Has your teen been rude or aggressive lately? Are you worried the child is losing temper often, with little or no control over their behavior when they’re angry?
If you are nodding in agreement, and if your teen’s aggressive behaviors include verbal and physical attacks involving the destruction of property or injury to self or others, you should be concerned (1).
Anger is a normal emotion that needs to be expressed in a healthy way to prevent building up of negative thoughts and feelings. But when a teenager is unable to do that, they may lose control and create situations that could be difficult to handle.
In this MomJunction post, we explain the reasons for anger in teens, signs of teen anger, and tips for effective anger management in teens.
Why Do Teens Get Angry?
Anger is a natural emotion and is experienced by people of all ages, including babies, children, teens, and adults. Different things could make different people angry. Things that commonly lead to anger issues in teenagers include:
- Feeling misunderstood
The ability to regulate our emotions begins to develop in infancy. The significant hormonal and other developmental changes of adolescence may cause teens to struggle at times with emotional regulation. They may feel helpless with big and overwhelming emotions. In a way similar to the developmental leap of toddlerhood, this developmental stage calls on parents to listen and try to stay calm as they help their children navigate this often tumultuous stage of life. So the next time your teenager is angry, try to find out what’s making them angry to help them deal with it better. But how do you know when the teen is angry? The next section talks about it.
What Are The Signs Of Teen Anger?
Healthy expression of anger involves verbal communication of the emotion, without getting aggressive or violent. But when your teen struggles to contain their anger other more problematic behaviors may emerge.
- Physical attacks
- Verbal attacks with foul language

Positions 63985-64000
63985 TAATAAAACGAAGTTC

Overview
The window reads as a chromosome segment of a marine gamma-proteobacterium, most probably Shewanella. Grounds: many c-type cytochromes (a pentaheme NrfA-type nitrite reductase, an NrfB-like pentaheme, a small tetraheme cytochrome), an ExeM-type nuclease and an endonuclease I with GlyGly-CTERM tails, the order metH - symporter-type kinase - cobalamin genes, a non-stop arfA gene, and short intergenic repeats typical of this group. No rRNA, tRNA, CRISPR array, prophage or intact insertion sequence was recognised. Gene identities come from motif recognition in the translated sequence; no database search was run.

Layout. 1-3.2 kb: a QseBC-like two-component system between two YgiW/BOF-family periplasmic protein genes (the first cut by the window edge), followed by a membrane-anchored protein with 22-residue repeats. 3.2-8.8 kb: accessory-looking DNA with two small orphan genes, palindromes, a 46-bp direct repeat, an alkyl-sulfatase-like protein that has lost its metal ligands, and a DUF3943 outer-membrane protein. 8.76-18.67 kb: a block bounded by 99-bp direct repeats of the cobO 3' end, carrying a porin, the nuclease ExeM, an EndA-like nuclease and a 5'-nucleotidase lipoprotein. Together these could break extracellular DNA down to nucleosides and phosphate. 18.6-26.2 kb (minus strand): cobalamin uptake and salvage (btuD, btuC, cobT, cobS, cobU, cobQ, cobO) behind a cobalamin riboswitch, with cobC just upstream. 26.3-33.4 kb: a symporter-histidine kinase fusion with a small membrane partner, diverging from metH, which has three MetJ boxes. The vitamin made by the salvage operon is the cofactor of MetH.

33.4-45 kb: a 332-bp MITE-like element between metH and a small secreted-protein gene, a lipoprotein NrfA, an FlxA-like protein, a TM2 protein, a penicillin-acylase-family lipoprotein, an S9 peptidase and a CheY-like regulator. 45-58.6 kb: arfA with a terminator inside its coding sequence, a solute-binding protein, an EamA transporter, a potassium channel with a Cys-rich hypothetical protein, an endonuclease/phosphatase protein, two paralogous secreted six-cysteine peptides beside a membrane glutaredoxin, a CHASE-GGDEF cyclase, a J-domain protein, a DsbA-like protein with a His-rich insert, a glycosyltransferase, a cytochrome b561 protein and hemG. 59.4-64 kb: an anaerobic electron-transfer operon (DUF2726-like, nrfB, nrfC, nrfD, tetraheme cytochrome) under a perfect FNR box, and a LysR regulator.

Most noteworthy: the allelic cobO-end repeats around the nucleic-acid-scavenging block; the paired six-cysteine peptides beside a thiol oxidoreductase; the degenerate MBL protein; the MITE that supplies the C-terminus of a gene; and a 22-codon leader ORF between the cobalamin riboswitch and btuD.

- Malicious gossip
- Intense sarcasm
- Prejudiced speech
- Substance abuse
Some teens turn to substance use in part to help manage out-of control emotions. Your child might experience physical symptoms along with intense anger and frustration.
- Increased heart rate
- Increased blood pressure
- Clenched jaw or fists
- Muscle tension
If you can help your teen to notice these physical reactions you can help them to calm down and have more control over these symptoms of intense anger.
Nine Anger Management Techniques For Teens
Pent up frustration in teens often results in angry feelings which they can convey in a myriad ways. Sometimes, acting out become their means to express anger, especially when they have difficulty using words to express their feelings. Teaching teenagers how to manage their anger is essential to protect them and the others around them from harmful physical and emotional effects. Here are nine anger management techniques to help your teenage boy or girl convey their emotions better.
- Setting rules at home: Let your teen have clarity on what behavior is acceptable at home and what will not be tolerated. Have rules on how everyone in the house can express their anger, along with consequences for breaking the rules. This encourages them to behave in a specific way and tone down their anger consciously.
- Teaching them the difference between feelings and behavior. Feelings of anger are acceptable and essential, but aggressive behavior that can hurt themselves or other people is unacceptable. This includes hurting others with words. Build self-confidence: Teens may become angry at others when when they feel badly about themselves.
- elp Help your teen to identify when their emotions are getting out-of-control. Model calm breathing and a gentle tone of voice to help them return to a calm state. Taking deep breaths, counting numbers, taking a brisk walk or running, or listening to soothing sounds or music can help calm the mind and the body, and control the anger.
- Model use of time out when things get heated. Do not insist that they continue the conversation when they seem to be upset, for that could make them more angry.
- Teaching problem-solving skills: Half the reason for teen frustration or anger is the inability to solve a problem, which leaves them feeling helpless. Equip the teen with problem-solving skills so that they can analyze a situation and find potential solutions and use them confidently. This helps them deal with situations better, whether it is resolving a disagreement with their friends or siblings.
- Helping them cope better: Anger can become aggression when the teenager doesn’t know how to cope with anger. Coping skills help them deal with unwanted situations and keep their anger in control. Work with them to understand what kind of coping techniques/strategies can help diffuse their anger.
- Being a role model: Be a role model to them. Show them how you express your dissatisfaction appropriately, by putting the words in the right manner. It helps them understand that they can express their anger without intimidating or threatening the other person.
- Enrolling in anger management classes: If handling your teen’s anger is getting difficult, then enroll them in anger management classes. Such workshops focus on teaching them the different techniques to overcome their aggressive behavior by developing an internal ability to control and channel their emotions.